Marriage equality saw its first major setback in a movement that’s seen bans overturned in many states over the last 16 months, even red states. Now, USA Today is reporting that the 6th Circuit Court of Appeals has upheld same-sex marriage bans in Michigan, Ohio, Kentucky and Tennessee. This sets the stage for a Supreme Court review, now that the circuits are split in their opinions.
Missouri’s ban on marriage equality was the most recent to go. Attorney General Chris Koster immediately appealed the decision, according to an article dated just yesterday on the Associated Press website. He would like the Missouri Supreme Court to review that decision, saying that a challenge to their constitution must be presented and challenged at that level.
The 6th Circuit’s ruling may throw an awful lot of decisions from other courts into doubt. No doubt many advocates of so-called “traditional marriage” will claim that this proves the people want marriage to be only between a man and a woman. It does overturn several district court decisions calling marriage equality bans unconstitutional.
Marriage equality will face new challenges from Congress now, too.
With a Republican majority in Congress and new Teapublicans in office, we should expect to see a flurry of activity aimed at “protecting” the status of marriage as some sort of hallowed institution that only straight couples should be able to enjoy. Also, with many states electing Republican governors, it wouldn’t be at all surprising to see more states trying to uphold “traditional family values,” and to see renewed attacks on the LGBTQ community for daring to ask for equality.
Marriage equality shouldn’t be up to “the people,” for the following reasons:
Judge Jeffrey Sutton’s 47-page opinion slams proponents of marriage equality. USAToday quoted part of it, which says:
“When the courts do not let the people resolve new social issues like this one, they perpetuate the idea that the heroes in these change events are judges and lawyers. Better in this instance, we think, to allow change through the customary political processes, in which the people, gay and straight alike, become the heroes of their own stories by meeting each other not as adversaries in a court system but as fellow citizens seeking to resolve a new social issue in a fair-minded way.”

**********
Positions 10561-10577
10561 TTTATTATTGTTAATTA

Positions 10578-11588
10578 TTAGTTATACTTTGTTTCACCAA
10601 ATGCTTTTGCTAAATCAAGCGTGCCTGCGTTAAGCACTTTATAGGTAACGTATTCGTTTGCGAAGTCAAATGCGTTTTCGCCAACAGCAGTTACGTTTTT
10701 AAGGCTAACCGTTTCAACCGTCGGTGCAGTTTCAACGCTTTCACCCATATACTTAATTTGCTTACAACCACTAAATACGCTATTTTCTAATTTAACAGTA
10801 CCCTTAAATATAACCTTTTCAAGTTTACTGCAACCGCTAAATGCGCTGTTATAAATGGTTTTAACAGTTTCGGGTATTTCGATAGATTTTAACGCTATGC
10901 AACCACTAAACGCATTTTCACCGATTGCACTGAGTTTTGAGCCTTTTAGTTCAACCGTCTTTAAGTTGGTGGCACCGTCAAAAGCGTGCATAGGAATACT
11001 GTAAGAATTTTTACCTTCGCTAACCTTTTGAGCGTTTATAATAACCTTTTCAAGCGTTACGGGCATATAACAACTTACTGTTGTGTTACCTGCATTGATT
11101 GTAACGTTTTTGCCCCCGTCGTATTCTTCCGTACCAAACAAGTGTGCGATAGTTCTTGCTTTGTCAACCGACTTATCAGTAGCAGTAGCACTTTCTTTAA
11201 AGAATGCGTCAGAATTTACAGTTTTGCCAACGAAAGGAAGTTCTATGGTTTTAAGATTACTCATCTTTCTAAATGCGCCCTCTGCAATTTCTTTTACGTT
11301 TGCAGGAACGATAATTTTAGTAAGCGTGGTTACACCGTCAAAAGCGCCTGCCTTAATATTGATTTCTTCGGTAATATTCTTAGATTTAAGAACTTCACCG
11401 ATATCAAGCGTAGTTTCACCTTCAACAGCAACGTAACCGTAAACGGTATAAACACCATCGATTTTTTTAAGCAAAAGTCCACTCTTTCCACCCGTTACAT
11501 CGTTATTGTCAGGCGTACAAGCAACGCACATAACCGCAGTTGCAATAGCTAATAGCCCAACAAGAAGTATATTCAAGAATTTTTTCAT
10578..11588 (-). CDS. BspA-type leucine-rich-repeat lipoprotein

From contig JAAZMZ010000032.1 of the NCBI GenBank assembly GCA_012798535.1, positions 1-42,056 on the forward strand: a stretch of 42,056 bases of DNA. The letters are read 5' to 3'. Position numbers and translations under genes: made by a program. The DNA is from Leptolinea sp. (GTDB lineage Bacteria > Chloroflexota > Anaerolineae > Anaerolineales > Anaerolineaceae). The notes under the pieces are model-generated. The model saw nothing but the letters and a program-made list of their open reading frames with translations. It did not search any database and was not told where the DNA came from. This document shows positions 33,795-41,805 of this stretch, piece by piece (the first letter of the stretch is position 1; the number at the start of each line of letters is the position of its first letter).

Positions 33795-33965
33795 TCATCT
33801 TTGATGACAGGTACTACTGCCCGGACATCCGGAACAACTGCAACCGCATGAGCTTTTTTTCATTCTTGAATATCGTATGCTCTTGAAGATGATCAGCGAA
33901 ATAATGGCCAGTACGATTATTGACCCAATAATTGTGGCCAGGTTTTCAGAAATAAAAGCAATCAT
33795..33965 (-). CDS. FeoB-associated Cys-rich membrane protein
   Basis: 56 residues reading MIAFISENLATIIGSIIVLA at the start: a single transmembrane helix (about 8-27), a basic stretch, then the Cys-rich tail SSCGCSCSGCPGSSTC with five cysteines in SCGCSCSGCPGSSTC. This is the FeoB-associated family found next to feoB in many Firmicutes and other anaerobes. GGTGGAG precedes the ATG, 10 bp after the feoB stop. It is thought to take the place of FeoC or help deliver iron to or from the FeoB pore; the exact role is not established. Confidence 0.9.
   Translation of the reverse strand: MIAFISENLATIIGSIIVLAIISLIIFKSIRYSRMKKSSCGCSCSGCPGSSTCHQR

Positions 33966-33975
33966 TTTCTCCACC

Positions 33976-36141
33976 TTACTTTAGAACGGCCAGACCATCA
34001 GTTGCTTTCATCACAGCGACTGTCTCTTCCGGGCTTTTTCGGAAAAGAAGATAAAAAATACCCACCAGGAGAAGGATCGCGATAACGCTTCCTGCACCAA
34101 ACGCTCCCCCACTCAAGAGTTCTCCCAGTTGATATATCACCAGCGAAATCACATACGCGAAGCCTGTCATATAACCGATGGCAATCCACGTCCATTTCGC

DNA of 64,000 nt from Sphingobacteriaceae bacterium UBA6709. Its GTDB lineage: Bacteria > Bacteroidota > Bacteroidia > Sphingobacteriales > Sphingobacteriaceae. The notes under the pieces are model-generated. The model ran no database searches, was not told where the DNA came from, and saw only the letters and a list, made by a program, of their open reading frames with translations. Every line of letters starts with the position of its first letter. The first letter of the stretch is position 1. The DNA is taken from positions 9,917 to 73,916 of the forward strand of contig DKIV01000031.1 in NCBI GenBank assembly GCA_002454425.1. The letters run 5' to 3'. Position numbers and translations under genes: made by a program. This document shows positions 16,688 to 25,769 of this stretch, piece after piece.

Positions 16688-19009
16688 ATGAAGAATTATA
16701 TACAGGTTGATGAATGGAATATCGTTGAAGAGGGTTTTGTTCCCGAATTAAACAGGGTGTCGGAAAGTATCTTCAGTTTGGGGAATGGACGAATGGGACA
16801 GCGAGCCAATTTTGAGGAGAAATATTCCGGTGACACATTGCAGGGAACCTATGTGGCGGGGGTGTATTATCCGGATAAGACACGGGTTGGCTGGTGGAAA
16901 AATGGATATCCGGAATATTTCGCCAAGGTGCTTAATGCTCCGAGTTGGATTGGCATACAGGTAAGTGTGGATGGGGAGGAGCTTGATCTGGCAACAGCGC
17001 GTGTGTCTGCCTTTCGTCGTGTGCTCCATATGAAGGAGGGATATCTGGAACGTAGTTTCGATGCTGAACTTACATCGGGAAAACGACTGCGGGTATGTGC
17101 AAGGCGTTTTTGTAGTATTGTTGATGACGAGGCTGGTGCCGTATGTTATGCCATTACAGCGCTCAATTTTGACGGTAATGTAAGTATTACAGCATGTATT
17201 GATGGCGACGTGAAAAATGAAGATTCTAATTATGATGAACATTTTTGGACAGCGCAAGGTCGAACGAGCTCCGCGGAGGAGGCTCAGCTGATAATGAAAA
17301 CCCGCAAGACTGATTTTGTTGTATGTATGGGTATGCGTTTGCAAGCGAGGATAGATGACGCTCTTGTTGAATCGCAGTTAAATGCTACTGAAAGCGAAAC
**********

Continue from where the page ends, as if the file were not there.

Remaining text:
It would be quite interesting to see if he feels this way about interracial marriage, too, since that was an issue decided in the courts. Part of the reason for the courts’ existence is to prevent the majority from trampling the rights of the minority in the manner Sutton suggests should be allowed.
The lone dissenter on the 3-judge panel, Judge Martha Craig Daughtrey, said:
“If we in the judiciary do not have the authority, and indeed the responsibility, to right fundamental wrongs left excused by a majority of the electorate, our whole intricate, constitutional system of checks and balances, as well as the oaths to which we swore, prove to be nothing but shams.” [emphasis mine]
She makes an excellent point. A quote from the film “The Patriot” comes to mind here:
“Would you tell me, please, Mr. Howard, why should I trade one tyrant three thousand miles away for three thousand tyrants one mile away? An elected legislature can trample a man’s rights as easily as a king can.”
And that is the stark truth of democracy. Sometimes, the majority can’t rule, because what the majority wants violates someone else’s rights. Marriage equality should never have been put up for votes. We do not vote on rights.